Dusner language

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Dusner
Native toWest Papua, Indonesia
RegionCenderawasih Bay
Native speakers
3 (2011)[1]
Language codes
ISO 639-3dsn
Glottologdusn1237
ELPDusner
Approximate location where Dusner is spoken
Approximate location where Dusner is spoken
Dusner
Approximate location where Dusner is spoken
Approximate location where Dusner is spoken
Dusner
Approximate location where Dusner is spoken
Approximate location where Dusner is spoken
Dusner
Coordinates: 2°44′S 134°23′E / 2.74°S 134.39°E / -2.74; 134.39

Dusner is a language spoken in the village of Dusner in the province of Papua, Indonesia. Dusner is highly endangered, and has been reported to have just three remaining speakers.[2][1][3]

Sociolinguistic situation[edit]

The language is highly endangered with only three speakers reported to be remaining.[2][1][3] In 2011, researchers from Oxford University's Faculty of Linguistics, Philology and Phonetics began a project to document the vocabulary and grammar of the language, in collaboration with UNIPA (State University of Papua) and UNCEN (Cenderawasih University, Papua).[4][5] The project outputs were a vocabulary, a published grammar,[2] and a website documenting the language.

Phonology[edit]

The phoneme inventory of Dusner consists of five vowels and 19 consonants (five of which are only attested in loanwords from Indonesian/Papuan Malay).[2]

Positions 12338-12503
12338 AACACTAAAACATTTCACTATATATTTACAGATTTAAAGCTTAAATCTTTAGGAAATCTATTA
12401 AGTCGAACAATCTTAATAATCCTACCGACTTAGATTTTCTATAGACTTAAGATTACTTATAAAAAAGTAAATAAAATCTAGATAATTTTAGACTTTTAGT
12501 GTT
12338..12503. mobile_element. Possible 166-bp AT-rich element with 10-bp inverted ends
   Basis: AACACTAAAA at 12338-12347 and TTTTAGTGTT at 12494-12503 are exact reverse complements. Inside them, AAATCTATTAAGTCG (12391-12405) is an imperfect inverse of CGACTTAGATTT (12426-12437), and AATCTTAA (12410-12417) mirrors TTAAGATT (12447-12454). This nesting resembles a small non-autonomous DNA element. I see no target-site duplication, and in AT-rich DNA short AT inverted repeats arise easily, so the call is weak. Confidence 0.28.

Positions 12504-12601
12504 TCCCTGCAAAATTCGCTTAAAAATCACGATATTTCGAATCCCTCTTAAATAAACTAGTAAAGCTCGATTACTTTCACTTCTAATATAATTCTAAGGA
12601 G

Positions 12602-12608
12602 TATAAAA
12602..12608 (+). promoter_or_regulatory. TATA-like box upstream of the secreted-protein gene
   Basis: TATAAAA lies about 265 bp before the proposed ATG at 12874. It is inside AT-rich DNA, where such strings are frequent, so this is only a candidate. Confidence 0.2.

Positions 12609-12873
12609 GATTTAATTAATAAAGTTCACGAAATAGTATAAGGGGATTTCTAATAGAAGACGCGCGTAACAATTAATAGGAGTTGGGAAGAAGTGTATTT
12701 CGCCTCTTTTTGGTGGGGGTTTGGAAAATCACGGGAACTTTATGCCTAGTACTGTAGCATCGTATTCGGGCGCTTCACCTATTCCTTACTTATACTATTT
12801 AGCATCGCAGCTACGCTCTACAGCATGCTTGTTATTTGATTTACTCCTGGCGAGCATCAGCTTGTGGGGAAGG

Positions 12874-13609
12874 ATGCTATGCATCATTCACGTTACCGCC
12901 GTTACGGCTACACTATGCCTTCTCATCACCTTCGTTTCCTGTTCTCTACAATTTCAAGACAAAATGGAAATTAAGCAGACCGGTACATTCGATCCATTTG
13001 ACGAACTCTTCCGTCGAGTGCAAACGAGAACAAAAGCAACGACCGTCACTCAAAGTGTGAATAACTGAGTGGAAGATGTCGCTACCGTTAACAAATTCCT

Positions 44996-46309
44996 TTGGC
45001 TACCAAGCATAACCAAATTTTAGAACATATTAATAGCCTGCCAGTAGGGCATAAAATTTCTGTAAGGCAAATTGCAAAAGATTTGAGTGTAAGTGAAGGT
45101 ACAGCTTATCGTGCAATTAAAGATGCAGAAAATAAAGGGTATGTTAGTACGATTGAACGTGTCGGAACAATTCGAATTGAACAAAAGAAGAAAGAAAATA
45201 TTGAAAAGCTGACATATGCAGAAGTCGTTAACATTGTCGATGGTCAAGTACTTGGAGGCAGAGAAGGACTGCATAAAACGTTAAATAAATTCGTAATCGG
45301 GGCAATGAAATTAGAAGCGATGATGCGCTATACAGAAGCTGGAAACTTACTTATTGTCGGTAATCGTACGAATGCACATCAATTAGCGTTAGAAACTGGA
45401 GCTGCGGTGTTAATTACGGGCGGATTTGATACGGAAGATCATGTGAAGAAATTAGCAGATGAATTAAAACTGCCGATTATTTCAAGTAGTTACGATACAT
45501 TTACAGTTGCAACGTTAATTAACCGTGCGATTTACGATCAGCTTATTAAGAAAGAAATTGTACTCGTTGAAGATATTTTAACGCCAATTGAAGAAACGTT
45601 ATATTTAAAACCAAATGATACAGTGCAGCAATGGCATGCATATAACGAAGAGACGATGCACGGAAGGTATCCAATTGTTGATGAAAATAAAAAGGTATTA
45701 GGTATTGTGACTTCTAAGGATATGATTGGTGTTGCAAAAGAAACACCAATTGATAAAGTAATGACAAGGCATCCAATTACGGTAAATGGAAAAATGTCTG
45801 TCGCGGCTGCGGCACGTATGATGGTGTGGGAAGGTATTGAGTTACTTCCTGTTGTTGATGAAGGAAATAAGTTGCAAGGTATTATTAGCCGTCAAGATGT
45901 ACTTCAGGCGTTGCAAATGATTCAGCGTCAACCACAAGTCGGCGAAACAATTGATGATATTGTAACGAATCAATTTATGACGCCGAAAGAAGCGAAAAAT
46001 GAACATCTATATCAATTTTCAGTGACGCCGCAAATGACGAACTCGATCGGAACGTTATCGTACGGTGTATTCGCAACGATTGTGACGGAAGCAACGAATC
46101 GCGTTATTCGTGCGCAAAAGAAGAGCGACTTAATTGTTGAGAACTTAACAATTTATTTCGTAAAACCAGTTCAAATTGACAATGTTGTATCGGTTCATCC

Vowels[2]
front back
high i u
mid e o
low a
Consonants[2]
labial alveolar postalveolar palatal velar pharyngeal
plosives p b t d k g
affricates ( t͡ʃ ) ( d͡ʒ )
fricatives β s ( h )
nasal stops m n ( ɲ ) ŋ
liquids r ( l )
glides w j

(Phonèmes in parenthèses in the table are only attested in loanwords from Papuan Malay)

There is no tone in the language. The phonology of the language has a high number of complex syllable onsets, some of them contravening the Sonority Sequencing Principle.

Morphology[edit]

References[edit]

  1. ^ a b c Malvern, Jack (21 April 2011). "Last few speakers of Indonesian language Dusner nearly wiped out by flood, volcano". The Australian. Retrieved 24 April 2011.
  2. ^ a b c d e f Dalrymple, Mary; Mofu, Suriel (2012). Dusner. LINCOM Europa. ISBN 9783862882786.
  3. ^ a b "April 21, 2011: articles on the Dusner language, spoken by 3 last speakers". SOROSORO: So the languages of the world may live on!. Retrieved 2013-02-08.
  4. ^ Alleyne, Richard (2011-04-21). "Oxford University mission to save a language spoken by three people". Telegraph. Retrieved 2013-02-08.
  5. ^ "Multimodal language documentation for Dusner, an endangered language of Papua". University of Oxford, Linguistics, Philology & Phonetics. Retrieved 2013-02-08.

External links[edit]